What jumps out here is the reference to Woodrow Wilson, . “presided at Princeton.” Wilson kept blacks out of Princeton, his writings more or less excused lynchings by the Klan, and his supposed objections to slavery were economic, not moral. As president, he put segregationists in his Cabinet and actively ignored the pleas of the civil rights activists he met with to do anything about Jim Crow or change racist federal policies. I know about all of this, because among other things, the Atlantic, which published Coates's essay, had a good piece two years ago on “ The Racist Legacy of Woodrow Wilson .”
The fourfold models used to describe individual attitudes of immigrants parallel models used to describe group expectations of the larger society and how groups should acculturate.  In a melting pot society, in which a harmonious and homogenous culture is promoted, assimilation is the endorsed acculturation strategy. In segregationist society, in which humans are separated into racial groups in daily life, a separation acculturation strategy is endorsed. In a multiculturalist society, in which multiple cultures are accepted and appreciated, individuals are encouraged to adopt an integrationist approach to acculturation. In societies where cultural exclusion is promoted, individuals often adopt marginalization strategies of acculturation.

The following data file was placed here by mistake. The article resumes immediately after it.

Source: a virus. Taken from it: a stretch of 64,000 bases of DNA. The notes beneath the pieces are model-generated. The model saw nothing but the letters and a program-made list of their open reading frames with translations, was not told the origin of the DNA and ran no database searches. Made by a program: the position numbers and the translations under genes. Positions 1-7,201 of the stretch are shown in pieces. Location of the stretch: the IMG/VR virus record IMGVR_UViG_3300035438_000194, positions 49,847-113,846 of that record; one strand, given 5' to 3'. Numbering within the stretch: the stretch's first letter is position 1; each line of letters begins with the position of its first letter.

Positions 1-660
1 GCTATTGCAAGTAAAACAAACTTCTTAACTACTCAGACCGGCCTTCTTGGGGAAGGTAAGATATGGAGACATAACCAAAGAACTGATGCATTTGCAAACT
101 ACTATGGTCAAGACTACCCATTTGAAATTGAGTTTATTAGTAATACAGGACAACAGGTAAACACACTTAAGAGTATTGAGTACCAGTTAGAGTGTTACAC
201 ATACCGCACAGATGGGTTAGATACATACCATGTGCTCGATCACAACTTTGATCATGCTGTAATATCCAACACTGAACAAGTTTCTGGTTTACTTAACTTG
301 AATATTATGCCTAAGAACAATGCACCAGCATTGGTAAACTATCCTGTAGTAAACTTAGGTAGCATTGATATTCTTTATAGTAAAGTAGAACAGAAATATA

Locke attacks both the view that we have any innate principles (for example, the whole is greater than the part, do unto others as you would have done unto you, etc.) as well as the view that there are any innate singular ideas (for example, God, identity, substance, and so forth). The main thrust of Locke’s argument lies in pointing out that none of the mental content alleged to be innate is universally shared by all humans. He notes that children and the mentally disabled, for example, do not have in their minds an allegedly innate complex thought like “equals taken from equals leave equals”. He also uses evidence from travel literature to point out that many non-Europeans deny what were taken to be innate moral maxims and that some groups even lack the idea of a God. Locke takes the fact that not all humans have these ideas as evidence that they were not implanted by God in humans minds, and that they are therefore acquired rather than innate.
Eligible students will:
Eligible students will: